James Pallister and Crystal Bennes report on the spectacular creations launched at this year’s annual Milan Furniture Fair
If you’re a furniture design enthusiast, or what the Italians call ‘una archistar’ with major-label creations to flog, then chances are you were in Milan last week for the Salone Internazionale del Mobile. This year’s Salone will be remembered for the travel chaos caused by the Icelandic volcano. It tuns out that the creativity of the design community extends to elaborate escape plans, and thousands made their way home by bus, bike and boat. But before the turmoil came design – and lots of it.
In Milan’s Triennale Design Museum, a black bamboo stand designed by Gijs Bakker displayed work by Yii, a Taiwanese group of designers and craft artists. Ikea chairs and lamps (see above) embellished with lacquer, porcelain and gold-plate were beautiful détournements of familiar objects.
1 The Stellar light by Tokujin Yoshioka is encrusted with Swarovski crystals and lit by LEDs
In the Tortona district, Slovenian designer Nika Zupanc’s Wind Pavilion used the Qbiss modular facade system by Trimo, decorated with dozens of tiny windmills (see image 4). In the Superstudio Più exhibition space, Jean Nouvel gave his name to the Hook wall- partitioning system by Methis, while British designer Tom Dixon’s team of boilersuited fabricators mass-produced lamps for sale at a bargain £100 each.
2 A stool and table from Nigel Coates’ Animalia collection for Fratelli Boffi
The fair continued outside the city centre in the Massimiliano Fuksas-designed Fiera di Milano exhibition hall. Big names such as Piero Lissoni for Cassina, Philippe Starck for Kartell and Karim Rashid for Della Rovere displayed their wares. UK designer Nigel Coates unveiled his Animalia collection (image 2) of furniture for Fratelli Boffi, upholstered with tweed, leather and tapestries of hunting scenes.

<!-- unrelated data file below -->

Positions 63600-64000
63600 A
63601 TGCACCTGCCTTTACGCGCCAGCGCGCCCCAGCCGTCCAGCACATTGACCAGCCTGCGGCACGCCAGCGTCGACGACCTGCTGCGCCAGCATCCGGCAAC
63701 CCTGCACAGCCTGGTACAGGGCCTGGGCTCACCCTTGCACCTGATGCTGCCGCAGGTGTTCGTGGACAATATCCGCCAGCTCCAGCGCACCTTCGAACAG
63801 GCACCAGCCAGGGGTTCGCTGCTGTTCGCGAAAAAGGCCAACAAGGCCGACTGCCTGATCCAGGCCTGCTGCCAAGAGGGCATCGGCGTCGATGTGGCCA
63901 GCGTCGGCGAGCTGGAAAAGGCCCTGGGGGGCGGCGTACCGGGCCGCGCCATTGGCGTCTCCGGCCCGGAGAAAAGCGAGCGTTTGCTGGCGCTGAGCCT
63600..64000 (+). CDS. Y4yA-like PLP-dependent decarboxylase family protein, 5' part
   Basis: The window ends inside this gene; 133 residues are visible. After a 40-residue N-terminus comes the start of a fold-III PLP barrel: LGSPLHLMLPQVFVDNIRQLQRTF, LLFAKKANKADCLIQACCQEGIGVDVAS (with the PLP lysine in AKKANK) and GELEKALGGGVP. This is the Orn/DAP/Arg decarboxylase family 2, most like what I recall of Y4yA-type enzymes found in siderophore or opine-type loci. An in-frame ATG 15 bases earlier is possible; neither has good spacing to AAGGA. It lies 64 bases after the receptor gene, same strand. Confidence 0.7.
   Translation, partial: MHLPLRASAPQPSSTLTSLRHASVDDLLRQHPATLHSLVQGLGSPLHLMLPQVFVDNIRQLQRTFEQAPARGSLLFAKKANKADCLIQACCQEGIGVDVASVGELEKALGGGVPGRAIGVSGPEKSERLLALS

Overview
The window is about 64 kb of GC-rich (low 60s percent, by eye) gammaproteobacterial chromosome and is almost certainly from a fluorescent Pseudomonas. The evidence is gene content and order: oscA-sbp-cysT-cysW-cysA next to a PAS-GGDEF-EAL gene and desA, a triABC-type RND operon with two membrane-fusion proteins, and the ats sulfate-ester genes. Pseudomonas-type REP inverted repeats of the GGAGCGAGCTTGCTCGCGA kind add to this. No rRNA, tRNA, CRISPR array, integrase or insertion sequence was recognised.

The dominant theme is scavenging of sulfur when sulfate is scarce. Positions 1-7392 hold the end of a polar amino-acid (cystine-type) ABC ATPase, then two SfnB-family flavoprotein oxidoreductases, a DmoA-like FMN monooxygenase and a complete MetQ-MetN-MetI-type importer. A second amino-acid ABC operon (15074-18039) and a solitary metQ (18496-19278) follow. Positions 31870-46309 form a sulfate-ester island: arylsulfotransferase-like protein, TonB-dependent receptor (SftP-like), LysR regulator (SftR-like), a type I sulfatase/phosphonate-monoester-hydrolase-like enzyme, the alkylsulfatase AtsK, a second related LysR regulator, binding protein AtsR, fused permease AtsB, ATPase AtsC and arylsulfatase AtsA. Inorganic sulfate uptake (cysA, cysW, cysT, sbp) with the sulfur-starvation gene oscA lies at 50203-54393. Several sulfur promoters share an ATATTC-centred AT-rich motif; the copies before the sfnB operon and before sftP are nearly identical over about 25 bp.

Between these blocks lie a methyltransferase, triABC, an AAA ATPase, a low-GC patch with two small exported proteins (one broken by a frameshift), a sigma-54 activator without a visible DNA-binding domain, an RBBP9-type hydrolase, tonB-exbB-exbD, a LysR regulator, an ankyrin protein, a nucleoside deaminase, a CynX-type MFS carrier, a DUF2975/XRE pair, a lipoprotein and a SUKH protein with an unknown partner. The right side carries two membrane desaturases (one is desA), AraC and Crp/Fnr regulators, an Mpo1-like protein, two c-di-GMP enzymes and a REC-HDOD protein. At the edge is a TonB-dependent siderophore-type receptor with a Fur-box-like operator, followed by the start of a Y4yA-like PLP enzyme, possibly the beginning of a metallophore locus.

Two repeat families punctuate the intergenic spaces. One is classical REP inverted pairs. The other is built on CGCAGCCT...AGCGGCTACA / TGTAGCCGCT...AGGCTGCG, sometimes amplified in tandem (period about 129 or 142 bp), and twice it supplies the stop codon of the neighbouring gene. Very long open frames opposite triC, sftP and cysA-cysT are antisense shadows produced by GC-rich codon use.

4 Nika Zupanc’s Wind Pavilion uses the Qbiss modular facade system by Trimo, decorated with little windmills
5 The Edge desk lamp by architect Amanda Levete for Established & Sons
6 The Pulse music box by Swedish duo Modern Times is actually an iPod docking station
Part of the Fiera was given to a show for young designers, SaloneSatellite. A charming music box by Swedish duo Modern Times, an objet d’art-cum-iPod docking station (image 6), was one of many playful concepts from northern European designers. Perhaps next year’s Salone will see a spate of volcano-themed lava lamps and ash trays.
7 A wastepaper basket by Serbian designer Ana Kra